Insects replace fertilizer in raspberry cultivation

Work by the Plant Ecology and Nature Conservation group at Wageningen University & Research (WUR) in The Netherlands shows that improving pollination has a greater effect on final fruit yields than fertiliser application. According to the authors, this is the first study to measure the interactions between insects, soil quality and fertilizer in food production.

The researchers grew raspberries under a range of different conditions, with variations in pollination by insects, the organic matter of the soil and the application of artificial fertilizer. Insect pollination increased yields by 33 per cent and led to raspberries that were 11 per cent heavier. Higher organic matter content in the soil attracted more insects and resulted in berries that were 20 per cent heavier but did not increase overall yields. Adding fertilizer increased yields and the weight of the fruits but had no effect on insect pollination or the amount of organic matter in the soil.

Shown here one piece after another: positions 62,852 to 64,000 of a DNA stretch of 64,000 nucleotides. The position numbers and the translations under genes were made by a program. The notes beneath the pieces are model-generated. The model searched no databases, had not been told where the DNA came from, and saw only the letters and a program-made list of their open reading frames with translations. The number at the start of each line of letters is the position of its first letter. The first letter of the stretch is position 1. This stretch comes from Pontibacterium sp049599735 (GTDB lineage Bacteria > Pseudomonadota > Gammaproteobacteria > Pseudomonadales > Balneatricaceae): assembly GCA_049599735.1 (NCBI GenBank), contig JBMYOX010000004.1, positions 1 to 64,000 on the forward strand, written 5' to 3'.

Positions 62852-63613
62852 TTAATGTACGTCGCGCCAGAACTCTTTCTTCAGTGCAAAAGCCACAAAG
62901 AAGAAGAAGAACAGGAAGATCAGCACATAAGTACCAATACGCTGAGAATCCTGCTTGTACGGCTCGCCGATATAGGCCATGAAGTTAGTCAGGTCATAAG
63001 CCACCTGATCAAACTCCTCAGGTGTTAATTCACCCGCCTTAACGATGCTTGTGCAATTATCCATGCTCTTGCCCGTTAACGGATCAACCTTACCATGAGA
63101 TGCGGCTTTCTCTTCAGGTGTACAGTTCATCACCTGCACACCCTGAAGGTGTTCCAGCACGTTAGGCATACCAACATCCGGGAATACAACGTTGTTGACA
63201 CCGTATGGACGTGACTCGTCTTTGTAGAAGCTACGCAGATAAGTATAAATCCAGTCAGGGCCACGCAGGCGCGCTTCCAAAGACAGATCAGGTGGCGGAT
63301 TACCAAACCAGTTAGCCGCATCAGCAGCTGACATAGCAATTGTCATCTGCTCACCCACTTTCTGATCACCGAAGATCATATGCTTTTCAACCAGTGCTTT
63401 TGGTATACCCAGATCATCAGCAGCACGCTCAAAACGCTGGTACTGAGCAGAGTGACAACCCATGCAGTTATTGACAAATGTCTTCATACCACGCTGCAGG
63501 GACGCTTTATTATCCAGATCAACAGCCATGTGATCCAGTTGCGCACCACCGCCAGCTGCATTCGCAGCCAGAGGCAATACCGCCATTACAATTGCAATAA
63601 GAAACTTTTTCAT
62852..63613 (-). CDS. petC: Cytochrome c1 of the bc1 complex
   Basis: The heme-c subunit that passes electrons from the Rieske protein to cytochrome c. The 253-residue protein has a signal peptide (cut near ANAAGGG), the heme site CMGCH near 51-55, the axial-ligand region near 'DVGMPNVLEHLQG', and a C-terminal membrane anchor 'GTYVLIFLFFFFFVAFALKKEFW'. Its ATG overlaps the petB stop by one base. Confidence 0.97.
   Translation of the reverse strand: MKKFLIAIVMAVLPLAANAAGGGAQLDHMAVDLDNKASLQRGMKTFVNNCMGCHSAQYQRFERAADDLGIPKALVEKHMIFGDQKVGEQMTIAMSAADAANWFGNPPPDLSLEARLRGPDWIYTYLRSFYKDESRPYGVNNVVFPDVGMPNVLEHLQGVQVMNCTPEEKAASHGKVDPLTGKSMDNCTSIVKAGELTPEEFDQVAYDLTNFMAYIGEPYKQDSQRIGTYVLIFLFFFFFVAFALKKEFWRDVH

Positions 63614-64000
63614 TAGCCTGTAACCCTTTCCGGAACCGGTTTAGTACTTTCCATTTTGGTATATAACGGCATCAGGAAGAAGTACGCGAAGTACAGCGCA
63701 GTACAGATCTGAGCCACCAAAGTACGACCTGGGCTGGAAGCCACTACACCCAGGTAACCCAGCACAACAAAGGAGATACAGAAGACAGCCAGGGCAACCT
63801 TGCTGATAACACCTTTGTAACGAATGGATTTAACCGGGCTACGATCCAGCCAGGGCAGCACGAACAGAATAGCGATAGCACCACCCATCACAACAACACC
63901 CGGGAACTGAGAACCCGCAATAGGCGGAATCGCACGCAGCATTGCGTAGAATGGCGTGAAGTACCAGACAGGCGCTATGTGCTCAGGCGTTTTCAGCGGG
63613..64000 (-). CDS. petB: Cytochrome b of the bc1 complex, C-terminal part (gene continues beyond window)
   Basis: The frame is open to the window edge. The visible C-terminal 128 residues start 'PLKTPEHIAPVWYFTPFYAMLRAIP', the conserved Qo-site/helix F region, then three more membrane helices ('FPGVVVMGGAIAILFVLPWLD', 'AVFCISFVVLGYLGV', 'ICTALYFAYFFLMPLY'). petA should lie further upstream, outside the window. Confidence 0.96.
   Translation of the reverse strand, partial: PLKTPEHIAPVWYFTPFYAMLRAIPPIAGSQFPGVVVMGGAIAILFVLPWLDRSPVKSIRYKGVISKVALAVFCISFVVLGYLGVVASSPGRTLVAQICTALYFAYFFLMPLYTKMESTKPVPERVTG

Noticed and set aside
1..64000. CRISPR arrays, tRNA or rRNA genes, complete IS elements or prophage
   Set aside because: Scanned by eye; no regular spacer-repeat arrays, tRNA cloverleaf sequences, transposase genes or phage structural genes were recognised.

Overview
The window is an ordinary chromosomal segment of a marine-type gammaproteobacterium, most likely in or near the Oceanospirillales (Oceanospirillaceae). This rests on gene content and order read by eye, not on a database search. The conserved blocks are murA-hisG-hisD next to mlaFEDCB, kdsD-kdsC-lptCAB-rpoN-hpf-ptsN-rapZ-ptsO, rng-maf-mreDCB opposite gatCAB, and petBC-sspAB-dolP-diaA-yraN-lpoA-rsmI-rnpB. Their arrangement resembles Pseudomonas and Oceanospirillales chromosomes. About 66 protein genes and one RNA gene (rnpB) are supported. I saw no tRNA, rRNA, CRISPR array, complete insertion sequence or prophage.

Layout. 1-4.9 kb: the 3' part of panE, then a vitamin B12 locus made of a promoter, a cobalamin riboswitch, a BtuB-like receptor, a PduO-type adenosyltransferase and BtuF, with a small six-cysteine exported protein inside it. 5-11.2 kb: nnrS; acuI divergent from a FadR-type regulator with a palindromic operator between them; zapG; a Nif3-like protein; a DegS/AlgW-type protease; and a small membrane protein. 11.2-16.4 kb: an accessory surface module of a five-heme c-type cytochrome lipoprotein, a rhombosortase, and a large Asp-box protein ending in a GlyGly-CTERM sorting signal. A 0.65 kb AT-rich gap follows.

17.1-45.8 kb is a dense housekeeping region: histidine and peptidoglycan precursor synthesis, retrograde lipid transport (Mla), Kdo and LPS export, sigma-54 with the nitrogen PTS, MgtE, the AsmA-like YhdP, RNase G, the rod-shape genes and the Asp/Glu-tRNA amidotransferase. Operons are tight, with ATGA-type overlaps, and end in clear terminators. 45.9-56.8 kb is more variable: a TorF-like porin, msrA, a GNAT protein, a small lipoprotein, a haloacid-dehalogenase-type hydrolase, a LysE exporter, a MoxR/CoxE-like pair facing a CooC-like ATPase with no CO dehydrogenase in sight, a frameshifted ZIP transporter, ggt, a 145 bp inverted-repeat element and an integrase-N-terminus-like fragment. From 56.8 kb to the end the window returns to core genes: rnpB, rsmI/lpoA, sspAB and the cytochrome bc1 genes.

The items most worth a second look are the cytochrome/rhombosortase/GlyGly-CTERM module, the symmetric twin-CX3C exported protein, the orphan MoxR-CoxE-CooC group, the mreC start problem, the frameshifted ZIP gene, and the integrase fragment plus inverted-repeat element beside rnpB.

The results, which have been published in the journal Agriculture, Ecosystems & Environment, show that pollination, soil organic matter and fertilizer significantly and independently affected both quantity and quality of raspberry production, and that the contribution of soil organic matter to soluble solids content also interacted with pollination and fertilizer.

The researchers conclude that market gardeners can use pollination by insects and soil organic matter to raise production levels while reducing the use of artificial fertilizer. This will let the growers bolster nature values and produce food simultaneously.

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